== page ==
When you combine these messaging capabilities with the simple concept of microservices, you can greatly enhance the agility with which you build, deploy, and maintain complex data pipelines. Pipelines are constructed by simply chaining together multiple microservices, each of which listens for the arrival of some data, performs its designated task, and optionally publishes its own messages to a topic. Development teams can deploy new services or service upgrades more frequently and with less risk because the production version does not need to be taken offline. Both versions of the service simply run in parallel, consuming new data as it arrives and producing multiple versions of output. Both output streams can be monitored over time; the older version can be decommissioned when it ceases to be useful.

Machine Learning Logistics and Data Pipelines

Combining data pipelines with machine learning can handle the logistics of machine learning in a flexible way by:

  • Making input and output data available to independent consumers.
  • Managing and evaluating multiple models and easily deploying new models.

Architectures for these types of applications are discussed in more detail in the e-booksMachine Learning Logistics, Streaming Architecture, and Microservices and Containers.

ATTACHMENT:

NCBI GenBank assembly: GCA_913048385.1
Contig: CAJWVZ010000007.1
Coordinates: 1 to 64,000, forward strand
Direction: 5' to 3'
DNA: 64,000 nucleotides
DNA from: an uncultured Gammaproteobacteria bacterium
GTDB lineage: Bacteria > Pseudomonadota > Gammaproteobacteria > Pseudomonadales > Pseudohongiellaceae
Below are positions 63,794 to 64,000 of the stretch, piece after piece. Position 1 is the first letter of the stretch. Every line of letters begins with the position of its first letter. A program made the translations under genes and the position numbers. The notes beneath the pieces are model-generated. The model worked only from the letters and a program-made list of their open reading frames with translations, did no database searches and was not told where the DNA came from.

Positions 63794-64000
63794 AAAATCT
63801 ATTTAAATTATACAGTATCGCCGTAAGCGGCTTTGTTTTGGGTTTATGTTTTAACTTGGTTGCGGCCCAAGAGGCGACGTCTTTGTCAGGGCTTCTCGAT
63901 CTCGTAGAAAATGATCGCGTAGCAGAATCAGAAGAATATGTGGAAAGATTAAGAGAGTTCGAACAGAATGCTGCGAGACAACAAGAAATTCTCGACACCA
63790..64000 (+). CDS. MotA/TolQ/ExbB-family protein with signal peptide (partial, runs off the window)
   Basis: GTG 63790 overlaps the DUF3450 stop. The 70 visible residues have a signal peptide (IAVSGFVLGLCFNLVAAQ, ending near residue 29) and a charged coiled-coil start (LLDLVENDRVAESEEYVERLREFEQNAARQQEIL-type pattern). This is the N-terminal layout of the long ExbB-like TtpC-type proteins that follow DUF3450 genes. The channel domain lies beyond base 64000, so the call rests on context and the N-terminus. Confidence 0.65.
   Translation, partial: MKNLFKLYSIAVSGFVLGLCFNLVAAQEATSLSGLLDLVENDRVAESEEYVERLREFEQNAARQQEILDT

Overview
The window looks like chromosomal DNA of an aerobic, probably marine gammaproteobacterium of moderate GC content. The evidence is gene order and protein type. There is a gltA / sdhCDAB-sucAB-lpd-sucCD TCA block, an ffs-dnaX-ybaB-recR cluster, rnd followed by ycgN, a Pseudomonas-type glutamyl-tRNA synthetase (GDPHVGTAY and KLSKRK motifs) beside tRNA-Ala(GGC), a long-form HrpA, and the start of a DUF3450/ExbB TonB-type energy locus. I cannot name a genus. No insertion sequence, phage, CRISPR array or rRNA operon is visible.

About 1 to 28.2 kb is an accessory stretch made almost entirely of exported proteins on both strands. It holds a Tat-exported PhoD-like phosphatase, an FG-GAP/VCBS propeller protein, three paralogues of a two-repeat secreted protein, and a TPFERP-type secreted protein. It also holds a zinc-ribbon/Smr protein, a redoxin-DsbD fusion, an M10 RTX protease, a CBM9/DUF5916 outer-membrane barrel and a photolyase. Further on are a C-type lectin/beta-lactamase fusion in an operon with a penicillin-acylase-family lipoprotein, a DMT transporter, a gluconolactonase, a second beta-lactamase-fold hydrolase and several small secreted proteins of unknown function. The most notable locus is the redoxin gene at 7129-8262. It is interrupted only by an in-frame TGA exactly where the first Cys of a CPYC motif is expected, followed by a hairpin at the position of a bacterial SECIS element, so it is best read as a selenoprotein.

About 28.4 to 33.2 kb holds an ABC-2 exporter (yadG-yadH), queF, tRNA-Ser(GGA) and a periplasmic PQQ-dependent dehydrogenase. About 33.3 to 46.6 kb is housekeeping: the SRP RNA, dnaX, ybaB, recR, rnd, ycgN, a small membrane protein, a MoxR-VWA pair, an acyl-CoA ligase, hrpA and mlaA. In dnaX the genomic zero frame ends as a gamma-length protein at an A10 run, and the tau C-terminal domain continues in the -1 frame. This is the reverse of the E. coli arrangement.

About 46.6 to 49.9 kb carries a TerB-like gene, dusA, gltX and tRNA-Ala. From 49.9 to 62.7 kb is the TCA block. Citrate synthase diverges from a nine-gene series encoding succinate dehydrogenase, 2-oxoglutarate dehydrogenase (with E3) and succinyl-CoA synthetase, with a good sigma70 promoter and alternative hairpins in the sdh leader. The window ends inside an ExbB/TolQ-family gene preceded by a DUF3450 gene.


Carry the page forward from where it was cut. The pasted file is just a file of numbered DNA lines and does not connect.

Below is the data processing pipeline for this use case of predicting flight delays. This pipeline could be augmented to be part of the rendezvous architecture discussed in the O'Reilly Machine Learning Logistics ebook.

Spark Streaming Use Case Example Code

The following figure depicts the architecture for the part of the use case data pipeline discussed in this post:

  1. Flight data is published to a MapR Streams topic using the Kafka API.
  2. A Spark streaming application, subscribed to the first topic:
    1. Ingests a stream of flight data.
    2. Uses a deployed machine learning model to enrich the flight data with a delayed/not delayed prediction.
    3. Publishes the results in JSON format to another topic.
  3. A Spark streaming application subscribed to the second topic:
    1. Stores the input data and predictions in MapR-DB.

Example Use Case Data

You can read more about the data set in Part 1 of this series. The incoming and outgoing data is in JSON format, an example is shown below:

"dofW”:4, "carrier":"AA", "origin":"EWR",
"dest":"ORD”, "crsdeptime":705,
"crsarrtime”:851, "crselapsedtime":166.0,"dist":719.0}

Spark Kafka Consumer Producer Code

Parsing the Dataset Records

We use a Scala case class and Structype to define the schema, corresponding to the input data.

Loading the Model

The Spark CrossValidatorModel class is used to load the saved model fitted on the historical flight data.

Spark Streaming Code

These are the basic steps for the Spark Streaming Consumer Producer code:

  1. Configure Kafka Consumer and Producer properties.
  2. Initialize a Spark StreamingContext object. Using this context, create a DStream that reads messages from a Topic.
  3. Apply transformations (which create new DStreams).
  4. Write messages from the transformed DStream to a Topic.
  5. Start receiving data and processing. Wait for the processing to be stopped.

We will go through each of these steps with the example application code.

1. Configure Kafka Consumer Producer Properties